Tihar, also known as Diwali or Deepavali or the Festival of Lights, is a festival celebrated in Hinduism, Jainism, and Sikhism to drive out darkness with light and conquer evil with good. Tihar is an important Hindu festival celebrated for five days each year in October or early November. Tihar, which means Festival of Lights, is a religious festival celebrated for five days and held immediately after Dashain.
Therefore, between the five days of the festival, the first day is celebrated with the worship of ravens. Tihar, also known as Deepavali, is a five-day festival celebrated every year after the Dashain festival, during the month of Kartik (usually October to November). The Tihar festival is considered one of the major holidays because it shows deep reverence not only for humans but also for birds and animals, which are believed to have a divine connection with humans.
The largest festival of lights is also known as the Festival of Flowers, Sisters, or Brothers. Tihar/Diwali is the second largest festival in Nepal after Vijaya Dashami and is considered the "Festival of Colors". Tihar (also known as Deepavali in Terai) is the second largest festival after Dashain.
Tihar festival is Nepal's second-largest festival after Dashain and is celebrated for five days with flowers, lights, candles, various activities, and worship. It is a five-day festival celebrated mainly by Hindus from all over the world. Tihar is a five-day festival that starts with Kaag Tihar (worship of the raven) at Trayodashi Kartika Krishna Pakshi and ends with Bhai Tika Kartika Shukla Pakshi at Dwitiya.
The last day of the Tihar festival is called Bhai Thika (Bhai means little brother in Nepali) and is dedicated to the special bond between siblings. The last day of Tihar is called Bhai Tika or Tihar tikka, and it is the day when brothers and sisters exchange happiness and gifts.
Like Diwali, Tihar is celebrated by lighting inside and outside the house, but unlike the Indian holiday, the five days of Tihar include the celebration and worship of four beings associated with the Hindu god of death. the last day is reserved for the people themselves. There are some things that people usually do as a celebration during Tihar. The second of the Tihars is celebrated by offering garlands, tiki, various sweets, and food to the dogs. During this festival, people will honor crows, dogs, cows, and Lakshmi, the goddess of wealth and fortune.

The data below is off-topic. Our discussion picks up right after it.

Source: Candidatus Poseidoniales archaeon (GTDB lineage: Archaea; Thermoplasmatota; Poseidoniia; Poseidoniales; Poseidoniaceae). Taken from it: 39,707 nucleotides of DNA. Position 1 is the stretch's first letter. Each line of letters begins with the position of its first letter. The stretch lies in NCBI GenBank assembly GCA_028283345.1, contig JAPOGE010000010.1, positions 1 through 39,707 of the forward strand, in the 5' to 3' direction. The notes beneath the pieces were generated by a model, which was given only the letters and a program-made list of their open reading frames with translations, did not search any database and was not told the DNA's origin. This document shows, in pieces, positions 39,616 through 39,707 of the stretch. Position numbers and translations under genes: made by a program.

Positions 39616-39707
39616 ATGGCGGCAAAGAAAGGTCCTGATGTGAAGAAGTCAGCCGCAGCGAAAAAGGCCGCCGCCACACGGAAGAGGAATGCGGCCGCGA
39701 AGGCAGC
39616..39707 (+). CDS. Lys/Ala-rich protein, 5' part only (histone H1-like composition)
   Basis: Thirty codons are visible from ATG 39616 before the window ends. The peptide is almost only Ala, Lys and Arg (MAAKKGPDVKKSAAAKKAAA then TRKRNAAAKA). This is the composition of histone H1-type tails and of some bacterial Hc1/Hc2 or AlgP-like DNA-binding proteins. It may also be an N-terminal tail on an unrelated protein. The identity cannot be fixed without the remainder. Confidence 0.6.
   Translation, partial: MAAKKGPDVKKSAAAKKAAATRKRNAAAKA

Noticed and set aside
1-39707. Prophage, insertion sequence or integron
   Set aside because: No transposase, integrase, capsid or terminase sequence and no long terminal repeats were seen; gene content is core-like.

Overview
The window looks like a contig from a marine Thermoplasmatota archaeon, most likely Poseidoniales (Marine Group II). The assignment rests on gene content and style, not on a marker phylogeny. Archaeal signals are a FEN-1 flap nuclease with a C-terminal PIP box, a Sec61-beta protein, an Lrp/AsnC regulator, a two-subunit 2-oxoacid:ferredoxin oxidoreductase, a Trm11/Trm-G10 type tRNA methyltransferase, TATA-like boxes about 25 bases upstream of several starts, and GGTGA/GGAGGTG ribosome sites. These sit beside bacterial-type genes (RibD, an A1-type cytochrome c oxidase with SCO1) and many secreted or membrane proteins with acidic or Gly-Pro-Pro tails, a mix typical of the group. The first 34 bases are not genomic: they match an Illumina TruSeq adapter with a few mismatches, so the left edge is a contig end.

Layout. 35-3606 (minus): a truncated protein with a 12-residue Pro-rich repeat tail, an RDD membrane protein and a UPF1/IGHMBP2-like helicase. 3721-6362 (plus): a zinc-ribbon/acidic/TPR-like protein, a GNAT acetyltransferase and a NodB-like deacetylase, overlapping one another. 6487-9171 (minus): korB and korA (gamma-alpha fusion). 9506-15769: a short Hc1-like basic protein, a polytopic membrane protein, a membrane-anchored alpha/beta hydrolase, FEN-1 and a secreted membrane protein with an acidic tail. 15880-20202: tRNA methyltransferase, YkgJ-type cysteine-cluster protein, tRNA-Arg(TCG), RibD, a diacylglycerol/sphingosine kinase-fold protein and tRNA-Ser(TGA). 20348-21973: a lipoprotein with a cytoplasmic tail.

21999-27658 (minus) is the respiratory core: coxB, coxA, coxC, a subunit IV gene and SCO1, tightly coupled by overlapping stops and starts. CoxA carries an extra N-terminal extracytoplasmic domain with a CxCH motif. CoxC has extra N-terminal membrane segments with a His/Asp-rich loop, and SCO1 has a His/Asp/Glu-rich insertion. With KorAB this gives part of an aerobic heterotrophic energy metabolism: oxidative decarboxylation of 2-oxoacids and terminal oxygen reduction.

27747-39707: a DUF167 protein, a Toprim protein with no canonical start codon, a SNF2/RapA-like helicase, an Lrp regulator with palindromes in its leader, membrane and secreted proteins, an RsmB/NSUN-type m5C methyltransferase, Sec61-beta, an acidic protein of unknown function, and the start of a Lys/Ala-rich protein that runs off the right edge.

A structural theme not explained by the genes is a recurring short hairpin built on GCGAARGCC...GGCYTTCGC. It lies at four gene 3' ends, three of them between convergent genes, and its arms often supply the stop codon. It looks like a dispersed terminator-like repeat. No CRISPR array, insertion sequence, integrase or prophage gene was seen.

At the height of this festival, people revere and worship ravens, dogs, cows, Lakshmi; Goddess of Wealth and Wealth, Brotherhood, Gopadan, and Reverence for the Body or Self (also known as Mah Puja). On the third day of Tihar, Nepalese people often offer sacrifices to Lakshmi, the goddess of cow and wealth. So, on the third day of Tihar, Nepalese Hindus express their gratitude to the cows by feeding them sweets and worshipping teak and garlands. On this day, Nepalese people worship dogs because of their loyalty to people.
Tihar is not only a folk festival but also people's homage to certain animals, including crows, dogs, cows, bulls, etc. On the third day of Tiha, people worship the mother of the universe, the cow. There are three different worship traditions on the fourth day of Tihar, and which one to choose depends on the individual's cultural background.